Where to start with Employer Branding?

 
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What is Employer Branding, and why is it so important? We’ve got some tips to start you off on getting a good reputation as an employer.

 
 

As a startup, a huge amount of your time is going to be spent on considering the branding of your products, how to market them and how to best increase your client base. What often falls by the wayside, as a result, is your employer brand.


Startups often struggle with this, especially since employer branding doesn’t have as direct or as obvious a return on investment as the many other aspects of your business that are taking up your time do. But there are a number of benefits to maintaining a strong employer brand. It can increase your talent pool, in terms of the number and the quality of potential hires, improve employee retention and engagement, and increase the prestige of your brand. In the long term, you’ll find yourself saving money on recruitment. [Source]


We’ve put together a couple of simple tricks to get you started on improving your employer branding without investing an impractical amount of  time or resources.

  1. Revising Job Descriptions


As with many issues involving the hiring process, one of the simplest and most direct ways to improve your employer branding is through revising your job descriptions. We’ve talked about it before, specifically as it relates to attracting a more diverse workforce, but it really is worth reiterating. Your job descriptions, especially when your startup is in its very early days, may well be the first time a number of people will interact with your company, and get a glimpse of what you might be like as an employer.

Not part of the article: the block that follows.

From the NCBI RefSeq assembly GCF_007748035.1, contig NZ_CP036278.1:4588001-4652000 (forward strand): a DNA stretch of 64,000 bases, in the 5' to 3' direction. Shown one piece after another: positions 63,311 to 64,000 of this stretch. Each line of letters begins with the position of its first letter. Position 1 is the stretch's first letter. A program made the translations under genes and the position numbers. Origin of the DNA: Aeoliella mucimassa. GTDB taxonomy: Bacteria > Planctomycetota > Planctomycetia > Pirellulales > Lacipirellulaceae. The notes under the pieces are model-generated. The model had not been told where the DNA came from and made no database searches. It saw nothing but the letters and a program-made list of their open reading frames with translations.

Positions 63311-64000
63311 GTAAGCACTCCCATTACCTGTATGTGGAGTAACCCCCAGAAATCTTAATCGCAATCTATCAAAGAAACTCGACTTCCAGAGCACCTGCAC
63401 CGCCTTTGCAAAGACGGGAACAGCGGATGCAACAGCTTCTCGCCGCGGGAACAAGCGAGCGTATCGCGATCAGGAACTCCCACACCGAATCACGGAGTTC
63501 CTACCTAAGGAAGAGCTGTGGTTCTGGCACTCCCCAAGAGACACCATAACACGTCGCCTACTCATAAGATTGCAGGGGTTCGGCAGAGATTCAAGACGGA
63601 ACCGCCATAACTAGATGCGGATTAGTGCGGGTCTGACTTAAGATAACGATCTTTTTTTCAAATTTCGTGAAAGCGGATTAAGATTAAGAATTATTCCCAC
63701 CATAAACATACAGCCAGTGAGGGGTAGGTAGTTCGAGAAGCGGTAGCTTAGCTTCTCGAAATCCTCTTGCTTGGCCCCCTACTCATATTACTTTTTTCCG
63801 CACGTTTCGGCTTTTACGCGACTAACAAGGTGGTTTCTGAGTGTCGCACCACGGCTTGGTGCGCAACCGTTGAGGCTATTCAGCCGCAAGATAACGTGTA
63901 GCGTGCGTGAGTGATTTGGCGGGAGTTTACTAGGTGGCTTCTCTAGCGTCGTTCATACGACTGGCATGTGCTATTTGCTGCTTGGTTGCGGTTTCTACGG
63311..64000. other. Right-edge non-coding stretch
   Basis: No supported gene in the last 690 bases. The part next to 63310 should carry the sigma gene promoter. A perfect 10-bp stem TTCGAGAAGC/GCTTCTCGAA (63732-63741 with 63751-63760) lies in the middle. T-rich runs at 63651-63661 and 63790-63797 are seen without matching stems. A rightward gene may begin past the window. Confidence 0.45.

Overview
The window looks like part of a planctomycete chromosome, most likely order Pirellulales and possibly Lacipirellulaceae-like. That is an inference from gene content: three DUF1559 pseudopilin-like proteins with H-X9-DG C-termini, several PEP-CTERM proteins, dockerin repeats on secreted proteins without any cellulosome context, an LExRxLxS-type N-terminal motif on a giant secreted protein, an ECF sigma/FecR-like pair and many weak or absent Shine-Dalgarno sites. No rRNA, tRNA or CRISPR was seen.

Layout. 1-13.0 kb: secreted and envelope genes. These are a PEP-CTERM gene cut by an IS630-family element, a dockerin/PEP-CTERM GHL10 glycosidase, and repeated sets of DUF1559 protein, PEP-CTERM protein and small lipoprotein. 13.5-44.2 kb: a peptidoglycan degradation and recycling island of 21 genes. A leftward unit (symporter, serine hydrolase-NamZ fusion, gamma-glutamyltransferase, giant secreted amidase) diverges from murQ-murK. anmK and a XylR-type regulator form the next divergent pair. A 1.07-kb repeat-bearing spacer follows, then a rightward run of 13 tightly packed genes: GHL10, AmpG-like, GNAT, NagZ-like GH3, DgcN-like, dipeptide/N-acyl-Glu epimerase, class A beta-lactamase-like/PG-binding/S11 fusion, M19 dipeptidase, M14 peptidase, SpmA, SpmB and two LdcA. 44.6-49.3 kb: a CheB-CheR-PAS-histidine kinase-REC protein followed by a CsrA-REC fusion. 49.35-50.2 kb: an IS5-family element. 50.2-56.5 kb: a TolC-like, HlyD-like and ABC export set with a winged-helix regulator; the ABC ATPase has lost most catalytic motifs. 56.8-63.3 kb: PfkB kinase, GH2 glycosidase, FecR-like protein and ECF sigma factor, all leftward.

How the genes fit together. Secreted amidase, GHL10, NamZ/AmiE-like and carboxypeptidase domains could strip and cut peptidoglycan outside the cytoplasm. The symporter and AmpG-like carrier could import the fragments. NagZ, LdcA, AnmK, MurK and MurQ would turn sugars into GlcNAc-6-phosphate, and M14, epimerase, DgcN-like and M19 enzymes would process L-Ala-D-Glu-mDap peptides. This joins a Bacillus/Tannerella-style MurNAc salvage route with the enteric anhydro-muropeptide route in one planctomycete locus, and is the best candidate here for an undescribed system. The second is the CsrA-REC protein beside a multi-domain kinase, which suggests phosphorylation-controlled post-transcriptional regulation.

Remember that in today’s job market, potential hires may trawl through through hundreds of job listings before reaching yours. They will start to see the same phrases over and over again, and then apply meaning to them, meanings which you cannot control. Stock phrases like ‘we work hard, but we play hard too’ can be taken to suggest that you have a poor work/life balance, for example, while ‘a fun company culture’ without specifics will read as insincere.


This may not actually be the case, but it can convey that message to potential hires, and put them off. Corporate buzzwords and clichés ultimately fade into the background of a job description, taking up space and failing to say anything meaningful about the role, or the company in general. This means that the only people who will really end up responding to these sorts of ad aren’t going to be invested in your company specifically, one of the key parts of employer branding. [Source]


 

"Corporate buzzwords and clichés ultimately fade into the background of a job description, failing to say anything meaningful about the role, "

 
 

2) Telling a Story


Every brand has a story. The more you can tie your methods as an employer into it, the stronger it will be. As a startup, your story is one of the greatest advantages you have over large corporations, so telling it well is key to both your marketing and your employer branding.


One of the simplest ways you can affect this is through your website. Consider what it’s saying about your company to your candidates. Having your company values enshrined somewhere obvious, explaining what you do, is vital. If you find yourself struggling to summarise your values and purpose succinctly, it may be worth talking a few steps back and reevaluating what your company stands for. If you can’t summarise it to new hires, your new hires are going to struggle to summarise it to clients!